How to Run an Effective Teacher Support Group

  • Monthly Meeting Structure
    Research suggests that social support is highly effective in lowering stress and the feeling of burnout in teachers (i.e. Greenglas, Fiksenbaum & Burke, 1996; Halbesleben, 2006; Larrivee, 2012; Luskin & Pelletier, 2005; Simbula 2010; Seligman, 2011a).

    Support from colleagues has also been linked to retention (i.e. Houkes, Janssen, de Jonje & Nijhuis, 2001; Ingersoll & Strong, 2011, Leung & Lee 2006; Whitaker, 2000). In addition, there are significant benefits to meeting and sharing journals face-to-face as part of a support group.

    Based on the research mentioned above, we thus incorporated monthly meetings as part of our Guided Journaling for Teachers Support Group (GJTSG).
  • Meeting Schedule
    In these monthly meetings, journaling teachers and teacher educators come together as a group over a period of ten months during the duration of one school year. As an incentive for the teachers to participate, the meetings take place on a regular work day.

    During these monthly meetings, journal entries are being analyzed and checked by the teacher educator for a balanced approach of entries in regards to observations and reflections. Based on the analysis, the teacher educator might feel the need to clarify or reformulate instructions or assignments, or give additional support in regards to writing.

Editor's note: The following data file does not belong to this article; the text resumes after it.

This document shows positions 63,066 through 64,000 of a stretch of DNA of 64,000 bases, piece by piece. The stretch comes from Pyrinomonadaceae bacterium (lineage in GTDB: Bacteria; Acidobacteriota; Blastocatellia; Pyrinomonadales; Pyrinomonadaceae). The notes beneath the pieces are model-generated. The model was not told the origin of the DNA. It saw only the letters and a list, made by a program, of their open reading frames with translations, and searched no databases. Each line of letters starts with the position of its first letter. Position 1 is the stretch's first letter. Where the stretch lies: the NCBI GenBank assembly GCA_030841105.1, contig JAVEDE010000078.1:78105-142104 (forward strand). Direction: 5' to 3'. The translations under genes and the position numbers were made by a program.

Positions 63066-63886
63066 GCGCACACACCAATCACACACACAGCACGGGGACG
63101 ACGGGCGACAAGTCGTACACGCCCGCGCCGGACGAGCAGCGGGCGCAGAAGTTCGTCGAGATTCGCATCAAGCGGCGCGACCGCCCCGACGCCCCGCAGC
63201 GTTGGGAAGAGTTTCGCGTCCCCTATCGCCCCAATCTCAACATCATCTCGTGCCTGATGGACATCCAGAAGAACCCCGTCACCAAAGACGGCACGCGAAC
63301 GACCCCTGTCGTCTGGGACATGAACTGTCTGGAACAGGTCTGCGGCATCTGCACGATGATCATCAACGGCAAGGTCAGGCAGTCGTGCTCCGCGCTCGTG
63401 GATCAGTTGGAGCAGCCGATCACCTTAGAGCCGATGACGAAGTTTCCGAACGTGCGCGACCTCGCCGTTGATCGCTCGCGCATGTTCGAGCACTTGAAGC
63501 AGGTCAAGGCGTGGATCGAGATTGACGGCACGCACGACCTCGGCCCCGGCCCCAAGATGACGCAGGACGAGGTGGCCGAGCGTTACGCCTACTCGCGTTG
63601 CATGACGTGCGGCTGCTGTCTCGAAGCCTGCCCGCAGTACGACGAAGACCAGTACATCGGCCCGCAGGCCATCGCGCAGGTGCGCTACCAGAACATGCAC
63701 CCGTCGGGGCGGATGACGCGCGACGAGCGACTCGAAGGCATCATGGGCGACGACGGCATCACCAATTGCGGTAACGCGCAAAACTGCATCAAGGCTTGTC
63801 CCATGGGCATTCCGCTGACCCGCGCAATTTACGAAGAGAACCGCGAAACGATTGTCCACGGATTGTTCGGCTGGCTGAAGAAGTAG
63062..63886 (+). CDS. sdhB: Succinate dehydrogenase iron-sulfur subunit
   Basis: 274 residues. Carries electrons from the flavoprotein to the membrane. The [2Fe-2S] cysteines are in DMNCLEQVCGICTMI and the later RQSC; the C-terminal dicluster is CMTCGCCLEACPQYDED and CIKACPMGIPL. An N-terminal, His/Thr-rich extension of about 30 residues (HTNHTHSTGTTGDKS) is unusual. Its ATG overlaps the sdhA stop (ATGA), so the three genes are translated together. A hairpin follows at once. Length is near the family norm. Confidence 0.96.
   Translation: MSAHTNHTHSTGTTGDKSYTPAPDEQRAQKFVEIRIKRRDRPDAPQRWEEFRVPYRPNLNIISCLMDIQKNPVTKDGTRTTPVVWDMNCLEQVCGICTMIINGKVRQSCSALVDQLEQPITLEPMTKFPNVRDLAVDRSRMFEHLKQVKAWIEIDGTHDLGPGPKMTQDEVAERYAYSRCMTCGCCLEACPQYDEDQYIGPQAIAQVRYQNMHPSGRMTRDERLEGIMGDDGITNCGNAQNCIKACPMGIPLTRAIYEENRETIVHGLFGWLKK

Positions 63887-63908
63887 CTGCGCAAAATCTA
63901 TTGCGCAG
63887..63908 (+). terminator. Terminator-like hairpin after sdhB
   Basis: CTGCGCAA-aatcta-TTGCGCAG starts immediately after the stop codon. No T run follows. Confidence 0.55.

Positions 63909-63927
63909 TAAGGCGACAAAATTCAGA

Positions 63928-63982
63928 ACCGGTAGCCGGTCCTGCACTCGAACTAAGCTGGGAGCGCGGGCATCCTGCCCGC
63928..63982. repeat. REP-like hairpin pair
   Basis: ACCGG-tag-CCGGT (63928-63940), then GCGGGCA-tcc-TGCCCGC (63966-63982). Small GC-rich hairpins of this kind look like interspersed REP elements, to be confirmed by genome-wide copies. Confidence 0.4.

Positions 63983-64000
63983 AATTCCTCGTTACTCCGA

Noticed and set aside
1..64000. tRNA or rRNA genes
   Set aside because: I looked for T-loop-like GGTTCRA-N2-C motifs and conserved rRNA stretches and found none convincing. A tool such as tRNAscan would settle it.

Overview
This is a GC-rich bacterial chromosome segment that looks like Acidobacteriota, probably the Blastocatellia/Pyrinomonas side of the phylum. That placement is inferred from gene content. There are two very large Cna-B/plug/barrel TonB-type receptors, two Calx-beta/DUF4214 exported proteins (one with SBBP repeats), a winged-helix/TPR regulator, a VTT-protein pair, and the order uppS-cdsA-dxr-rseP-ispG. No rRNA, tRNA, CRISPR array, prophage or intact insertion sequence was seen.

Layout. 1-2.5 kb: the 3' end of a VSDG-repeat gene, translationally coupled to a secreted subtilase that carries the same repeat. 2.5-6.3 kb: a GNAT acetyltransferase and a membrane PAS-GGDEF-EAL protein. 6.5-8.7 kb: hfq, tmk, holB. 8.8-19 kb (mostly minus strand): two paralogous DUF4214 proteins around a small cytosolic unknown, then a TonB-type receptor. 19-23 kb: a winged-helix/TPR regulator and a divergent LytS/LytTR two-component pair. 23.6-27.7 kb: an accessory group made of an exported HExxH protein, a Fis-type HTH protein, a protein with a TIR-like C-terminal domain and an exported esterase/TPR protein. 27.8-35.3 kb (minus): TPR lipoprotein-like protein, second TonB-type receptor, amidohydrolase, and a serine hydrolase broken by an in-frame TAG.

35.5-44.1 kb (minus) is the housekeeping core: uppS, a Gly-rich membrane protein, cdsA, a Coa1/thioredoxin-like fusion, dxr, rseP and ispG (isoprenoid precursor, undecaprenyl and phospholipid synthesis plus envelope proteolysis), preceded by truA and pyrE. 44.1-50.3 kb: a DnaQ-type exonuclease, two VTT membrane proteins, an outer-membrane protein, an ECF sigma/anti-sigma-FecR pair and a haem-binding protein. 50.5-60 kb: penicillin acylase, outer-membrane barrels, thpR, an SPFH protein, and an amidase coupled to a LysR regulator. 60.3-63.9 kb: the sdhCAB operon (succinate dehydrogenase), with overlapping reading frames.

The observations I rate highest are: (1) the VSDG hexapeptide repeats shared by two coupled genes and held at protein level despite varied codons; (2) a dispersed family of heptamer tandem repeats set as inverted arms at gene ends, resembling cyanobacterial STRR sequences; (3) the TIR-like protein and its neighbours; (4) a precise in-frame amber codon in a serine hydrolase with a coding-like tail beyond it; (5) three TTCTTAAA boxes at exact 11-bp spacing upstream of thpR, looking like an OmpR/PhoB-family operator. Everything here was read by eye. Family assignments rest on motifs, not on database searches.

• Meeting Agenda
    In a typical meeting, one of the teachers:
  1.  volunteers a specific issue or observation that affected her and that she consequently wrote about in her journal.
  2. She reads excerpts from her journal to the group and also points out how she dealt with the issue.
  3. In a following conversation, participants ask questions, discuss her approach, reflect on her conscious or unconscious doings, discuss options, offer alternative solutions or develop new strategies.
  4. The teacher, who read from her journal, then chooses one or two of the suggested solutions to try them out.
  5. She also picks another teacher from the group she is going to team up with via phone, email or in person, during the next month to share her progress in solving the problem.
  6. This process is repeated for various issues shared by the group members.
  7. Every monthly meeting the group leader follows up on the progress made. 
Cited References

Popular posts from this blog

Why is sitting more hazardous than parachuting?

Journaling Techniques and Strategies to Reduce Stress and Burnout, and Increase Teacher Effectiveness

Teacher Educator: Role & Best Practices